Just because no one can see or hear our thoughts does not mean that we are not guilty of displeasing God. Jesus said that lust was equal with adultery and that hatred was equal with murder (Matthew 5:22, 28). This internal part of our life is where fear, pride, selfishness and unforgiveness dwell. However, when we allow God to judge us and lead us through the process of sanctification and Christlikeness those wicked traits are replaced by faith, hope, love, forgiveness and the rest of the “fruits of the spirit” (Galatians 5:22-26).

2) Our interpersonal life has to do with how we live and interact with our family, friends, coworkers, church members, strangers and so on. In these cases we are judged in how we treat others, how our thought life becomes a reality, what we value in people and whether or not we walk in love (I don’t mean as a push over but actually caring for people). Matthew 5:22 and James 5:9 speak warnings about how we are to conduct ourselves with others, in that we are to avoid hatred, judgmentalism and baseless complaining (Matthew 12:33-37). God will judge our actions according to our heart’s intentions (Romans 14:12-13). Even if we do a “good deed” for a person it will be disqualified if our intentions were not pure, such as helping someone today to take advantage of them tomorrow.

The lack of sanctification and welcoming of God’s judgment in our lives is what produces most of the strife and interpersonal issues in the church. Why would a person want to go to a church if they just see the people acting as cold, political, argumentative as the secular world? The issue is the many Christians are unwilling to allow the renewing of the Holy Spirit to happen in their hearts because they either believe the they don’t need to, they already know everything, or they use grace as an excuse to act however they please. Grace is not a crutch to excuse our old nature, it is a new leg for us to stand on (Revelation 21:7-8).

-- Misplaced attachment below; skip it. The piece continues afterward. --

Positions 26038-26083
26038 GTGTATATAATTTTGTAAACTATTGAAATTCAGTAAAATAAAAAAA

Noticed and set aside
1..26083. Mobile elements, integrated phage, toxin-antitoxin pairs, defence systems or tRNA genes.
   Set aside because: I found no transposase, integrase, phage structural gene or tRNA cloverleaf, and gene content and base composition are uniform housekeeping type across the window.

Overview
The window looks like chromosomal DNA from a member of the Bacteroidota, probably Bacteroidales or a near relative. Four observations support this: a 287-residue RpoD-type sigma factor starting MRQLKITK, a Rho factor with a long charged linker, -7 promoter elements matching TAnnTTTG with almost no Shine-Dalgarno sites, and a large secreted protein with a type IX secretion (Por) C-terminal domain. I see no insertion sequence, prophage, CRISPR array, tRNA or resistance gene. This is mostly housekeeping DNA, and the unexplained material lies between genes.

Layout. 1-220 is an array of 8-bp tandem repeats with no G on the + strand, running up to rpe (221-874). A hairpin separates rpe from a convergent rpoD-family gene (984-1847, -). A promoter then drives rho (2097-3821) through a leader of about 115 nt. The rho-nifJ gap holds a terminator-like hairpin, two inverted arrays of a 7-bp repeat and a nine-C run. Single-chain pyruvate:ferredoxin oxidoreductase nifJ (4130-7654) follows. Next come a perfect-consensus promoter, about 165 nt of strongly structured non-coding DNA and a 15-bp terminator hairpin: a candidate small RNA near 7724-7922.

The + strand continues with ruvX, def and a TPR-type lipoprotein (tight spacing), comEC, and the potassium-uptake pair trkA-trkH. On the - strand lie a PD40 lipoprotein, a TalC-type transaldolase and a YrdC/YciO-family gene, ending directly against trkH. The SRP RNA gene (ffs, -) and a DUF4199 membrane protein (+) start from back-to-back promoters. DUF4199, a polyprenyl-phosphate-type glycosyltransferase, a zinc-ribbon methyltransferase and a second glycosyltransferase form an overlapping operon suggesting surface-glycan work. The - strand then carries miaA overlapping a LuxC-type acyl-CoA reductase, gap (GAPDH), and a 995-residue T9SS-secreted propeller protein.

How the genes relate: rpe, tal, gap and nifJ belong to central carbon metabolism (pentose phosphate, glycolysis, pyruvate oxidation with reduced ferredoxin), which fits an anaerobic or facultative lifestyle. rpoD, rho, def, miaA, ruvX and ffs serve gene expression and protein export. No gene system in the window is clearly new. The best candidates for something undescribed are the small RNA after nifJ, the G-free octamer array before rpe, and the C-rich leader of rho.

Grace is not a crutch to excuse our old nature, it is a new leg for us to stand on

3) Our Kingdom life has to do with whether or not we did our part to contribute to the Great Commission. I’m not talking about everyone joining the ministry, but each individual has a responsibility to share the gospel, disciple other believers and to move in the spiritual gifts God has given to them. This is the parables of the Talents and Minas in action whereby God asks us what we have done with the gifts, talents, and opportunities He has given us to proclaim Christ and bring glory to Himself. Paul called us ambassadors (2 Corinthians 5:20-21) not spectators, we are representatives of the King in a foreign land and it is our duty to share the culture and power of Heaven in this world. Our Kingdom life also must deal with matters such as worship, reading and studying the scriptures, prayer, intercession and other matters. God created us for relationship, and Jesus became a sacrifice to restore that relationship. Our Kingdom life is not just proclaiming the Gospel but it is also our living relationship with God. Everyday God is looking for us to spend time with Him as a loving Father and His judgments are not out of anger or malice but to help us in bringing others into the same relationship that we have.

Kingdom life is not just proclaiming the Gospel but it is also our living relationship with God.

All of this is a progression from what our heart thinks, to what our body does, then all the way up to how we will use those two facets of our being to proclaim the gospel, so others can be freed from eternal judgment.

Stanley’s Cup

What would happen if we took on a worldview that said everything is awesome and perfect all of the time and you never need to improve? What would your life look like? What would the church look like? This is a life without sanctification or the concern of judgment, it is what happens when we erase these parts of God’s nature and expectations of us.